Type III and IV secretion systems are utilized by pathogenic bacteria to transfer molecules from the bacterial cell to the host cell.
- Distinguish between Type III and IV secretion systems
- Type III secretion system use a process which injects the secretory molecule into the host cell.
- Type IV secretion systems use a process which is similar to the bacterial conjugation machinery.
- Type IV secretion systems require attachment to the host cell by direct cell-to-cell contact or via a bridge-like apparatus.
- Type IV secretion systems can be used to both transport and receive molecules.
- Type III secretion systems requires a large protein complex to ensure proper transfer of secretory molecules.
- peptidoglycan: A polymer of glycan and peptides found in bacterial cell walls.
- effector: a small molecule that effects additional molecules
- bacterial conjugation: transfer of genetic material between bacterial cells by direct contact
In regards to pathogenecity, secretion in microorganisms such as bacterial species involves the movement of effector molecules from the interior of a pathogenic organism to the exterior. The secretion of specific molecules allows for adaptation to occur, thereby promoting survival. Effector molecules secreted include proteins, enzymes or toxins. The mechanisms by which pathogenic bacteria secrete proteins involve complex and specialized secretion systems. Specifically, Type III and Type IV secretion systems are utilized by gram-negative pathogenic bacteria to transport proteins that function as pathogenic components.
Type III Secretion Systems
Type III secretion systems are characterized by the ability to inject a protein directly from the bacterial cell to the eukaryotic cell. It is often compared to the bacterial flagellar basal body which functions as a motor unit and extracellular appendage that is comprised of numerous proteins. The pathogenic bacteria which exhibit this capability contain a critical structural component, considered a protein appendage, that allows the injection of the protein into the host cell. The type III secretion system involves the formation of a complex, roughly ~20 proteins, that reside within the cytoplasmic membrane of the bacterial cell. The process of injecting or transferring the secretory protein from the bacterial cell to the host eukaryotic cell requires a membrane-associated ATPase. Certain species of pathogenic bacteria, including: Salmonella, Shigella, Yersinia and Vibrio exhibit type III secretion systems. The system is regulated by Ca2+ concentrations which regulate the opening and closing of gates present in the membrane by which the type III secretion system complexes can utilize for translocation. For example, in Salmonella, most commonly associated with Enteritis salmonellosis, or food poisoning, the bacteria injects a toxin, AvrA, that inhibits activation of the innate immune system of the host. The mechanism by which AvrA is injected involves exact and proper assembly of proteins which promote invasion of the host cell. Misalignment or improper organization of proteins involved in the type III secretion system prevent injection of secretory substances from the pathogen into the host cell. Another pathogen, Shigella, which utilizes type III secretion systems is able to successfully carry out its infection by evading the immune system. The movement between neighboring cells and evading the immune system, enhances its ability to inject its secretory protein into the host cell.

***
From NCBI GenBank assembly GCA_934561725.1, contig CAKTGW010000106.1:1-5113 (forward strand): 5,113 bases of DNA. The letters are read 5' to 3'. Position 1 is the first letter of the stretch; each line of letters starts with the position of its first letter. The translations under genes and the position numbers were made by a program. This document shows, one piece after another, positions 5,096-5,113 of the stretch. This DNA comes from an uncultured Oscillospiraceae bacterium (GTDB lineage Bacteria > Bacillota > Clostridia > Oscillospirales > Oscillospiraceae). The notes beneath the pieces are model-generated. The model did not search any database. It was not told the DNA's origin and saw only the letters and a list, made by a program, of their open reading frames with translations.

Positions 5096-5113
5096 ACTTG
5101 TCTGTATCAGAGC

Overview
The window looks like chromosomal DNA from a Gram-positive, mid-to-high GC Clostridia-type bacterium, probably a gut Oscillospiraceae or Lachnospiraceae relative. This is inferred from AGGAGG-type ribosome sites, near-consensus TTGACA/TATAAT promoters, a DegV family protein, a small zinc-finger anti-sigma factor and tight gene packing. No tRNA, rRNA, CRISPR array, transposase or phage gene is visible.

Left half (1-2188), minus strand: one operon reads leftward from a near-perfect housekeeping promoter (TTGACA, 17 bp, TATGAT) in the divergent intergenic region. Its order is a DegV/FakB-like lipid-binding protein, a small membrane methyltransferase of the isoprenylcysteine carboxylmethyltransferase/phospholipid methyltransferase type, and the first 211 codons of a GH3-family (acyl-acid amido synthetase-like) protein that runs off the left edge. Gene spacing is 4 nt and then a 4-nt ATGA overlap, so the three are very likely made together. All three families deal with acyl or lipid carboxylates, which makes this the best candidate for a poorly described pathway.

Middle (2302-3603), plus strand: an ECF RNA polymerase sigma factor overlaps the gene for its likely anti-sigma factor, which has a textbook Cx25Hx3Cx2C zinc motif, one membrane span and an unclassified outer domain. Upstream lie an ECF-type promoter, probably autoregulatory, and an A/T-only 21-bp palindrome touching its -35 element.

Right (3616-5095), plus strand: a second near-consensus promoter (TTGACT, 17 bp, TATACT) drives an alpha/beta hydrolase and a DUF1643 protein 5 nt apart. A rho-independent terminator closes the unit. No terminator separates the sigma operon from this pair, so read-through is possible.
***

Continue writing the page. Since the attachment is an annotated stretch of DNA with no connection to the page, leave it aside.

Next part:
Type IV Secretion Systems
Type IV secretion systems are characterized by the ability to transfer secretory molecules via a mechanism similar to the bacterial conjugation machinery. The type IV secretion systems can either secrete or receive molecules. The bacterial conjugation machinery allows transfer of genetic material to occur via direct cell-to-cell contact or by a bridge-like apparatus between the two cells. The type IV secretion system utilizes a process similar to this. However, the exact mechanism(s) this process utilizes is unknown but there is a general understanding.
This specific secretion system can transport both DNA and proteins. An example of a pathogenic bacteria that utilizes the type IV secretion system is Helicobacter pylori. H. pylori, most commonly associated with stomach ulcers, attaches itself to epithelial cells within the stomach, then via a type IV secretion system, injects a secretory molecule. The secretory molecule injected into the epithelial cells is an inflammation-inducing agent derived from their own cellular wall. The secretory molecule, peptidoglycan, is recognized by the host system as a foreign substance and activates expression of cytokines which promotes an inflammatory response. This inflammatory response of the stomach is a key characteristic of individuals with ulcers. Peptidoglycan is not the only secretory molecule transferred to the stomach epithelial cells but additional proteins, such as CagA, which function in disruption of host cell cellular activities can be transferred as well.